“Directed by the idiosyncratic, intelligent, strong-willed Claire Denis…it calmly lures viewers into an ordinary world where the sinister and the benign wear the same face…With its slow, undramatic treatment of a subject usually made explosive, sensational and easy, it is a strong addition to [Denis’] underrated career.”—The New York Times

Meet the Director of Cinematography: Agnès Godard,
following the screening of Beau travail
Tuesday, October 11 at 7pm
by Claire Denis, 1999. Color. 92 min.
With Denis Lavant, Michel Subor, Grégoire Colin, Richard Courcet

Many would call Beau Travail Denis’ masterpiece, thanks in no small part to Godard’s hypnotic depiction of Djibouti, which won her a César for Best Cinematography. As a Foreign Legionnaire (Levant) reflects on his career, the commander he devoted himself to, and the fractious, jealous relationship he developed with a young soldier, that continue to pierce his memory.

This is nowhere near TM's favorite Denis film nor, he thinks, does it reflect Godard's best work. It's content hardly merits its running time, and it struck me as more than a little obvious on all fronts. But since everyone and his uncle seems to love the film, I guess you should see it, if you have not already done so.

“Claire Denis’ finest film to date…The visually spellbinding movie depicts their rigorous drills and rituals as ecstatic rites of purification and the embodiment of an impenetrable masculine mystique…Not to be missed.” —The New York Times

“…Beau Travail might be their most spectacular accomplishment, a model of symbiosis between director and cinematographer.”—The Village Voice

Tuesday, October 18 at 12:30, 4 & 7:30pm
by Ursula Meier, 2008. Color. 97 min.
with Isabelle Huppert, Olivier Gourmet, Adélaïde Leroux, Madeleine Budd

An interesting film on every level, this one also shows Godard in her subtle but surprising mode. A peaceful, remote way of life is interrupted when a family’s property is encroached upon by the construction of a nearby highway. The intrusion of industry upends their tranquility, and each person’s limits are pushed beyond their breaking points. Intensely emotional performances by Huppert and Gourmet anchor the film.

“Both the natural-sounding dialogue and Agnѐs Godard’s camerawork seem to generate from the characters organically, which keeps them fully human.”—The New York Times

“Confident, appealingly bizarre…working with all-star DP Agnès Godard, Meier effectively communicates the sense of upended privacy.”—The Village Voice

Jacquot de Nantes
Tuesday, October 25 at 12:30 & 4pm
by Agnès Varda, 1991. Color and B&W. 118 min.
with Philippe Maron, Edouard Joubeaud, Laurent Monnier, Brigitte De Villepoix

Varda’s elegiac, intensely personal tribute to her husband (and legendary director) Jacques Demy—made just one year after his passing—simply could not have been made by anyone else. Combining home footage from his youth with clips from his films, Jacquot de Nantes is as uncategorizable as it is moving.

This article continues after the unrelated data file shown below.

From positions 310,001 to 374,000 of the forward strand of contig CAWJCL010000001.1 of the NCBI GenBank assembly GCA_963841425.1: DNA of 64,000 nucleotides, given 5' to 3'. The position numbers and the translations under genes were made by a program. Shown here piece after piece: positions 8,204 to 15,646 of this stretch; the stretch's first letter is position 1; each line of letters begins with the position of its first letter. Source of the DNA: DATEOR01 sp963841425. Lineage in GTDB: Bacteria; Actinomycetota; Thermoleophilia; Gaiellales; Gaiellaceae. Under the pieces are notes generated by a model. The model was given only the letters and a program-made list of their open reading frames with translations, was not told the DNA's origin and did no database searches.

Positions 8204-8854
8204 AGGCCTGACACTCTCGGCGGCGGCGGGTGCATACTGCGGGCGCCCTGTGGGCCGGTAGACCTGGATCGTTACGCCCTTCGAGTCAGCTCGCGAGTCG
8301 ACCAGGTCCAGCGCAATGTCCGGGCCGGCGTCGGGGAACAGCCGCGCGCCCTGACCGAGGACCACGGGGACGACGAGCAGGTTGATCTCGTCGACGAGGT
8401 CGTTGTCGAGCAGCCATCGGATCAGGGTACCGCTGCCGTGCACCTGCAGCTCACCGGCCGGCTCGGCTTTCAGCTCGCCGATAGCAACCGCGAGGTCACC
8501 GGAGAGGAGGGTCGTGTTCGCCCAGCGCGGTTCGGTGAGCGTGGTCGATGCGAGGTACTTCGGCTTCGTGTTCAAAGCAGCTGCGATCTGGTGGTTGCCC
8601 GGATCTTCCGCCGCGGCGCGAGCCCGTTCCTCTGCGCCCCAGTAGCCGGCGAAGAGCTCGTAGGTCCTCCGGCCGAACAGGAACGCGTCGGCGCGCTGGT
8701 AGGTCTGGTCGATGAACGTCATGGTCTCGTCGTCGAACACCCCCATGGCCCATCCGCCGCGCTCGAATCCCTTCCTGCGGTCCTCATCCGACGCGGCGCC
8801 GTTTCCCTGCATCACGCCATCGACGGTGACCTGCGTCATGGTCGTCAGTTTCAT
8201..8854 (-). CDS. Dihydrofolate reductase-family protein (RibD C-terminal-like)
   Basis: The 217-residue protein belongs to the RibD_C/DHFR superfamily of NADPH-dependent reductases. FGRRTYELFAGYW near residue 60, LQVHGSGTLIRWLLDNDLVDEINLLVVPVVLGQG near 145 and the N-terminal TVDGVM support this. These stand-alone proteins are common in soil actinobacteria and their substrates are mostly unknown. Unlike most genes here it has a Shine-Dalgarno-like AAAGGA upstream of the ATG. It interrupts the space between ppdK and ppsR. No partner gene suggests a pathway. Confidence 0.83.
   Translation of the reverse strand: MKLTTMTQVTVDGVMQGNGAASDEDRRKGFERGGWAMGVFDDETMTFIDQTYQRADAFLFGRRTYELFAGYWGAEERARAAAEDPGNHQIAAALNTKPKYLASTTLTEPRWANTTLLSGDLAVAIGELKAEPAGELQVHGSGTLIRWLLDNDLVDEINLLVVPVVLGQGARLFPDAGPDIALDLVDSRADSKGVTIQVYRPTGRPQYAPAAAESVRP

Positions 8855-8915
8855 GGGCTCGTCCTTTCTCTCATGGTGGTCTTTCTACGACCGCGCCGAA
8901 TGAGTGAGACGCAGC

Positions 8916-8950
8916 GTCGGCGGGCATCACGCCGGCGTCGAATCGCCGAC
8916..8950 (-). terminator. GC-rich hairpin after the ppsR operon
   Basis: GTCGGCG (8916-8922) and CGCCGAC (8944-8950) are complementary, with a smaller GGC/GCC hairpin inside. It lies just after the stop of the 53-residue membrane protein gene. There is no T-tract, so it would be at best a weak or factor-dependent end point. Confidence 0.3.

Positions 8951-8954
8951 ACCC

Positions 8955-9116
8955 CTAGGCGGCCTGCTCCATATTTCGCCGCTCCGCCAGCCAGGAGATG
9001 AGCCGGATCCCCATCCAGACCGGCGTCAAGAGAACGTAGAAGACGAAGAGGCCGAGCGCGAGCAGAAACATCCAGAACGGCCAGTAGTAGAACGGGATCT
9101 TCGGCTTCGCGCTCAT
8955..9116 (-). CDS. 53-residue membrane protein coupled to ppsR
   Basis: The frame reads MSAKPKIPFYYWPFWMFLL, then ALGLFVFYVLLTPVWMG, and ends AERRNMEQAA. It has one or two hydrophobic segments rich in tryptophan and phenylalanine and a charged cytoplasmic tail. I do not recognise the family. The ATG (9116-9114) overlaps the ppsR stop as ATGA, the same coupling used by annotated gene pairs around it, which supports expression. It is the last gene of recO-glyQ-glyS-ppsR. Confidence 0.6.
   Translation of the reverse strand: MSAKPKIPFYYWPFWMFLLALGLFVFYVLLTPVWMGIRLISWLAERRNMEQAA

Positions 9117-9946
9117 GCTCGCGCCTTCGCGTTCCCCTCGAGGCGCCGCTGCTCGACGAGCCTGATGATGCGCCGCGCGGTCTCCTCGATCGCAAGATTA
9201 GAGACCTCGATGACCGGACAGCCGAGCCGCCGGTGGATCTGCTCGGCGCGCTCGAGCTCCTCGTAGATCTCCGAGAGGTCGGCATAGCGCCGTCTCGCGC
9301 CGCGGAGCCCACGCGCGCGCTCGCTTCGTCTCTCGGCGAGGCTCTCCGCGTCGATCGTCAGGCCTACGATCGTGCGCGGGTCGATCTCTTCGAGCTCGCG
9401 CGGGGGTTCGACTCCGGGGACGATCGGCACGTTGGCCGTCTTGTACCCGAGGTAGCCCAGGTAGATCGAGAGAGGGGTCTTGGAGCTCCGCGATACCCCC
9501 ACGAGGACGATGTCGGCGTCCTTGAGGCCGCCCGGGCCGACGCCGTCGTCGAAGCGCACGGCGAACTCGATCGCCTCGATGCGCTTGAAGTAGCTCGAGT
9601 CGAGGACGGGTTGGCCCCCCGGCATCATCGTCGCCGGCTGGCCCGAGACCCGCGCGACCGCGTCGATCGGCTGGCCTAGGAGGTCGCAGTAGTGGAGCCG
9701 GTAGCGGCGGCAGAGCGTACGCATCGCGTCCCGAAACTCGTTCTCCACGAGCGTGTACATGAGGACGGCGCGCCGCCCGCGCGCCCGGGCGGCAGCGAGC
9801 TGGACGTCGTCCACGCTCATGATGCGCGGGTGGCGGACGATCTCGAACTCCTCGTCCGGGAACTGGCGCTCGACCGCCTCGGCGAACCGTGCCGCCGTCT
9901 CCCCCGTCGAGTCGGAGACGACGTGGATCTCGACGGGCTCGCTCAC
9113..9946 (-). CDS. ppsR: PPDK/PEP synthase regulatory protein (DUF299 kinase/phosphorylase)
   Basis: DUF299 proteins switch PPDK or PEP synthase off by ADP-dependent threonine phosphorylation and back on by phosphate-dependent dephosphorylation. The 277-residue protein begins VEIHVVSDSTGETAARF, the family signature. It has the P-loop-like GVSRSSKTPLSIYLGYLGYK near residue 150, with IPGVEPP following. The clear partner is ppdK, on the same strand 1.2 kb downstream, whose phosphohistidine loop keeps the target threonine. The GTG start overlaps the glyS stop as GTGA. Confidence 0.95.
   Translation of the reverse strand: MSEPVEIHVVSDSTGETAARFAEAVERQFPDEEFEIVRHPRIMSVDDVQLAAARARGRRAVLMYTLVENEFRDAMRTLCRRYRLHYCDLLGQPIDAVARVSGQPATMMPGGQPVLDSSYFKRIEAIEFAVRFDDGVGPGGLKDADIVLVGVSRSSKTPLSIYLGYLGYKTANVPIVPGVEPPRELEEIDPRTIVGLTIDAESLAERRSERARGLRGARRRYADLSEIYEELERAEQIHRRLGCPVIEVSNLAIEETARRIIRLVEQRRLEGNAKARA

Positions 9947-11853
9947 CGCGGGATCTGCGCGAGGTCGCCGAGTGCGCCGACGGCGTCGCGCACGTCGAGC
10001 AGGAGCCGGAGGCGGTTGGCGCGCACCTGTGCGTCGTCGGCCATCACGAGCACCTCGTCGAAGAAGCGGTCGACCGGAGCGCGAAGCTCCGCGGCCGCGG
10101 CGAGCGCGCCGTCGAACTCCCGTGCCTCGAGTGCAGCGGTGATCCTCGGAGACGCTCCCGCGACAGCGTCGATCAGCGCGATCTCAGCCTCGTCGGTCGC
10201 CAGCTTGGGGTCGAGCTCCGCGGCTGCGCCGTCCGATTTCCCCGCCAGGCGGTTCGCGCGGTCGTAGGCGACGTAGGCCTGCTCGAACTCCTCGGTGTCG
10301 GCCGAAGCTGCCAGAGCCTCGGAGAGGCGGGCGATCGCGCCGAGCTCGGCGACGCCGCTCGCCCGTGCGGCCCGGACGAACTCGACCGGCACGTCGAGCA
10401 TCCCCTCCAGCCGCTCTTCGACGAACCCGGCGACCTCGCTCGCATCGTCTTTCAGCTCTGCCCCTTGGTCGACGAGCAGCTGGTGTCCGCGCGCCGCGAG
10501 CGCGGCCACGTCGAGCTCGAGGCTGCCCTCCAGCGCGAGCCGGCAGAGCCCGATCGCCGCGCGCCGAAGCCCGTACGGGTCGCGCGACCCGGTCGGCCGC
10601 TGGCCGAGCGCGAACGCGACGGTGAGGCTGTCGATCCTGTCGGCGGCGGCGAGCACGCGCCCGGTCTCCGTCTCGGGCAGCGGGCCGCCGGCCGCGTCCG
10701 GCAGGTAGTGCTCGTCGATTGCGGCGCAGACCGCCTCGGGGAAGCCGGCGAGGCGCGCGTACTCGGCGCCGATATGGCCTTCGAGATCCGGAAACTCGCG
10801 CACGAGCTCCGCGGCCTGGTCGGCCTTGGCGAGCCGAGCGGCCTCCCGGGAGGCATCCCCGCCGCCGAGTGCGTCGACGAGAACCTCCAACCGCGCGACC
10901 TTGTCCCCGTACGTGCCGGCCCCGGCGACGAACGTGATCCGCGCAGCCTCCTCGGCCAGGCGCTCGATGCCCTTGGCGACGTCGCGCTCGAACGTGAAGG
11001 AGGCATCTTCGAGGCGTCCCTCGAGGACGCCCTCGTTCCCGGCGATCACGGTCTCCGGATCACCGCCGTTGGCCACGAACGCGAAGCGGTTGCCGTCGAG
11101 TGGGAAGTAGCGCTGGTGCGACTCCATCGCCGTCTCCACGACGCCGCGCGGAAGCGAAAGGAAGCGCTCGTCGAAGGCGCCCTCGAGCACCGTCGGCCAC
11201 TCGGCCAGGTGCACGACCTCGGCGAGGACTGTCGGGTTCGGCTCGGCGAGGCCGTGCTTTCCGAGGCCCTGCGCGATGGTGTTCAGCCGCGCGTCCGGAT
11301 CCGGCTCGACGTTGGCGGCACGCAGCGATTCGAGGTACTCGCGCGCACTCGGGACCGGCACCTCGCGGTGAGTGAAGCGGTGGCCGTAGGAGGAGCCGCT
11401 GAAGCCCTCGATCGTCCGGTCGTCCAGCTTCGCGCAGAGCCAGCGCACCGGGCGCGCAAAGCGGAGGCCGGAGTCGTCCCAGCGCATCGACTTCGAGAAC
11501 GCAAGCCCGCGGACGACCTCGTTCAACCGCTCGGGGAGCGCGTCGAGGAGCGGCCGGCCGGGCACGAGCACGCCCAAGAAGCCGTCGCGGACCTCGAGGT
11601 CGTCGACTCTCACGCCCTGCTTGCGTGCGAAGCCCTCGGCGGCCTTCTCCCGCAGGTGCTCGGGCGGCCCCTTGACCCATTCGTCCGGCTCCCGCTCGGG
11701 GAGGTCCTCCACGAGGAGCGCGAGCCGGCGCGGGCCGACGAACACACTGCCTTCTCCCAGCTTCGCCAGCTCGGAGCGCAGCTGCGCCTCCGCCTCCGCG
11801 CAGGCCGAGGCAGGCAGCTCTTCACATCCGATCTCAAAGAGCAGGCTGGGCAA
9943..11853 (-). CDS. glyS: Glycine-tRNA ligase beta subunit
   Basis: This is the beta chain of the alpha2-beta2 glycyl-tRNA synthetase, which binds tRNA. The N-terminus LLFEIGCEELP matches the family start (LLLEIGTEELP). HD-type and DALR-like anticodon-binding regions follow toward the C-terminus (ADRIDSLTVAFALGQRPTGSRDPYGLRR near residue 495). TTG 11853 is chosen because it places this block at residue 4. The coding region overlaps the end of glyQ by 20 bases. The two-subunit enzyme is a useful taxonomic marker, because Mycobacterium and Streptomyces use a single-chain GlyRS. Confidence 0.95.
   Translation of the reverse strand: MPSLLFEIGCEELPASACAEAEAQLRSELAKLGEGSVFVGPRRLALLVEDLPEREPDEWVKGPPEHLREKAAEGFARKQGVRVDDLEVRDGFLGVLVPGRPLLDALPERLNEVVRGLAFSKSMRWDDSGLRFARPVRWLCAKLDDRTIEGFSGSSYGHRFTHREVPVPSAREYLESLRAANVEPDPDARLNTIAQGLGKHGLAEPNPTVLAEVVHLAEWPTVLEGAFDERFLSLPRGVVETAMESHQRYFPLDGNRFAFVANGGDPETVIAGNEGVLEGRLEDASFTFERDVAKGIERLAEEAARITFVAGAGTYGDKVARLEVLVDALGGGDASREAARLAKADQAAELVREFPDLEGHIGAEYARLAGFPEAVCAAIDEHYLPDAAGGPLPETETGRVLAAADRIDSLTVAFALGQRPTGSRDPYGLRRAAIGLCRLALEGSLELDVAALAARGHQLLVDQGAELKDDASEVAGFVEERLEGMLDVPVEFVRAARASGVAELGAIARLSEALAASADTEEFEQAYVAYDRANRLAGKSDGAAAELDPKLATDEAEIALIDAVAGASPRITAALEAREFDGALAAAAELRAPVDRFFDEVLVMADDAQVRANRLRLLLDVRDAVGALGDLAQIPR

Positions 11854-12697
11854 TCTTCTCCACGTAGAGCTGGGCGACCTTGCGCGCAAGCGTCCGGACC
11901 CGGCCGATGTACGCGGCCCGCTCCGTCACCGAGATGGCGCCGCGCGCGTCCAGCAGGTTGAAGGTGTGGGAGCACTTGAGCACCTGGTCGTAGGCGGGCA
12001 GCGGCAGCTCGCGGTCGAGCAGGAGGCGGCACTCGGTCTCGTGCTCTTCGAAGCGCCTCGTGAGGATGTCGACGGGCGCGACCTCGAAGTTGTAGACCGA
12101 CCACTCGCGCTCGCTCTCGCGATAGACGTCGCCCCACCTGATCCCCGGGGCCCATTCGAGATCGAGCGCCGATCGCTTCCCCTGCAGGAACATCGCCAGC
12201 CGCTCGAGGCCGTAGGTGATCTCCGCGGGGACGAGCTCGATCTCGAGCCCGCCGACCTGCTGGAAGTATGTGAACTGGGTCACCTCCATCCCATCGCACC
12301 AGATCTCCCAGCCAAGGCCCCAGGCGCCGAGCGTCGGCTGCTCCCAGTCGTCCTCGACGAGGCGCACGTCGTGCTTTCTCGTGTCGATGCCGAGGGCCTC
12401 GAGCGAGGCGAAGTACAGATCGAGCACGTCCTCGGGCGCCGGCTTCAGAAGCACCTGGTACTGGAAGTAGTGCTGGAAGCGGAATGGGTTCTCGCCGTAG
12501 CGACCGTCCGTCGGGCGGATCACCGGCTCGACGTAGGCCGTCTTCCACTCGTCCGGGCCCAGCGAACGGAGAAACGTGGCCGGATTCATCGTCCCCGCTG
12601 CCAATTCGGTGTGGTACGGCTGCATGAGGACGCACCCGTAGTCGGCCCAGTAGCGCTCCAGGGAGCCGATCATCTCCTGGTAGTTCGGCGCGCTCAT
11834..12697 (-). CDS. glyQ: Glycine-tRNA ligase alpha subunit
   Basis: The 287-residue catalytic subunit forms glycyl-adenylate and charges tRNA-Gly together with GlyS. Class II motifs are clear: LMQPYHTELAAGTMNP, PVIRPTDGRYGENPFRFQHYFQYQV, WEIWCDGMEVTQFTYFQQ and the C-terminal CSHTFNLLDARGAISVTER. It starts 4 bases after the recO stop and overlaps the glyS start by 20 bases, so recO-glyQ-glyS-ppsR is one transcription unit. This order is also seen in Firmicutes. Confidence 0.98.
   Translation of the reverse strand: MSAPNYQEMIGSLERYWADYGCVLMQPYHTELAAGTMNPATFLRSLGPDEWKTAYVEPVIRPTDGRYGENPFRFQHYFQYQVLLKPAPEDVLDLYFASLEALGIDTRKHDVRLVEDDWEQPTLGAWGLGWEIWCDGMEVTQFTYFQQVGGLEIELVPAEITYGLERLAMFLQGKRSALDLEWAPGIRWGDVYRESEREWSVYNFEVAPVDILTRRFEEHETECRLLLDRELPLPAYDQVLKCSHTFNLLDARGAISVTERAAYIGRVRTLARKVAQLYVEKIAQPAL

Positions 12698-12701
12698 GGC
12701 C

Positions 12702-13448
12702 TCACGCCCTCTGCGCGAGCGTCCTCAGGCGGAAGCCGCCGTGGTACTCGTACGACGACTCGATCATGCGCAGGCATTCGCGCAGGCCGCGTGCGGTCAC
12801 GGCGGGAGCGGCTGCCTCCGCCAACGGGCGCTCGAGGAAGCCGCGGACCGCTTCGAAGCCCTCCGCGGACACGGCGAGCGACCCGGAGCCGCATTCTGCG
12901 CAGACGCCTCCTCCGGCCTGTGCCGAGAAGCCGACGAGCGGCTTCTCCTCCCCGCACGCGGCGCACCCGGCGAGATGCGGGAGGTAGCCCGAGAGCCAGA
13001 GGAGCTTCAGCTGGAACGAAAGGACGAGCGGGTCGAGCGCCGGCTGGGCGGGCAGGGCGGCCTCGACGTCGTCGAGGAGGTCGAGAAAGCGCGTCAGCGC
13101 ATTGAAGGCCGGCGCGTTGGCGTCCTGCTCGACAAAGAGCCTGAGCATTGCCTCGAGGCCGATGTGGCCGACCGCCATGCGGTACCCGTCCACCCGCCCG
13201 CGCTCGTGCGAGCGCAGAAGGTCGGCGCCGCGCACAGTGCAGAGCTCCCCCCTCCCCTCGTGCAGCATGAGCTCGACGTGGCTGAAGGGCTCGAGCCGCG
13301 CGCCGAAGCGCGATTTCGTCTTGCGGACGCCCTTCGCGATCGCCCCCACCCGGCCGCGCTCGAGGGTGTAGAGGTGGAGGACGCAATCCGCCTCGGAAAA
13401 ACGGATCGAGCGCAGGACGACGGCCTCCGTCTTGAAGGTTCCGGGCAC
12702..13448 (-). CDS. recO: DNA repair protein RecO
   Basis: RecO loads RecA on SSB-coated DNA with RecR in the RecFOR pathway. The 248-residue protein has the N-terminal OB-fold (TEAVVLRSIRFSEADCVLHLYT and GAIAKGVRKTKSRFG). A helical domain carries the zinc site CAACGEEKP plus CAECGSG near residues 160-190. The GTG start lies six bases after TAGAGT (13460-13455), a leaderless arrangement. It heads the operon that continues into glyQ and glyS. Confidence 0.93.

“Extremely evocative…an engrossing, moving tribute.”—Time Out Film Guide

The Dreamlife of Angels (La vie rêvée des Anges)
Tuesday, October 25 at 7:30pm
by Erick Zonca, 1998. Color. 113 min.
with Élodie Bouchez, Natacha Régnier, Grégoire Colin, Patrick Mercado

Winner of three César awards and the Best Actress award at Cannes (shared by Bouchez and Régnier), Dreamlife is an affecting portrait of two young working class women struggling to find meaning in life. A surprising kinship evolves as they explore the hardship, buoyancy, and determination that has brought them to this turning point.

“This impassioned first feature by Erick Zonca reveals a soulful, moving vision of our shared responsibility for one another's lives…as raw and immediate as it is heartfelt.”—The New York Times

About FIAF

FIAF's mission is to create and offer New Yorkers innovative and unique programs in education and the arts that explore the evolving diversity and richness of French cultures. FIAF seeks to generate new ideas and promote cross cultural dialogue through partnerships and new platforms of expression.

FIAF would like to extend a special thanks to Agnès Godard, the Cultural Services of the French Embassy, the French Ministry of Foreign Affairs, and NYU’s Maison Française.

CinémaTuesdays is made possible with public funds from the New York State Council on the Arts, a State agency.

Directions & Tickets
FIAF's Florence Gould Hall is located at 55 East 59th Street
(between Park and Madison Avenues)

$10; $7 students; Free for FIAF Members ($2 in advance)

Tickets: | 800 982 2787

Information: | 212 355 6160

Subway - 4, 5, 6, N, R and Q to 59th Street & Lexington Avenue;

F to 63rd Street & Lexington Avenue; E to 53rd Street & 5th Avenue

Bus - M1, M2, M3, M4, Q31 to 59th Street; M5 to 58th Street

All photos are from the films themselves, 
except for that of Ms Godard at top, 
which comes courtesy of
and just below the top, in the lavendar sweater, 
which is by Nelly Florès.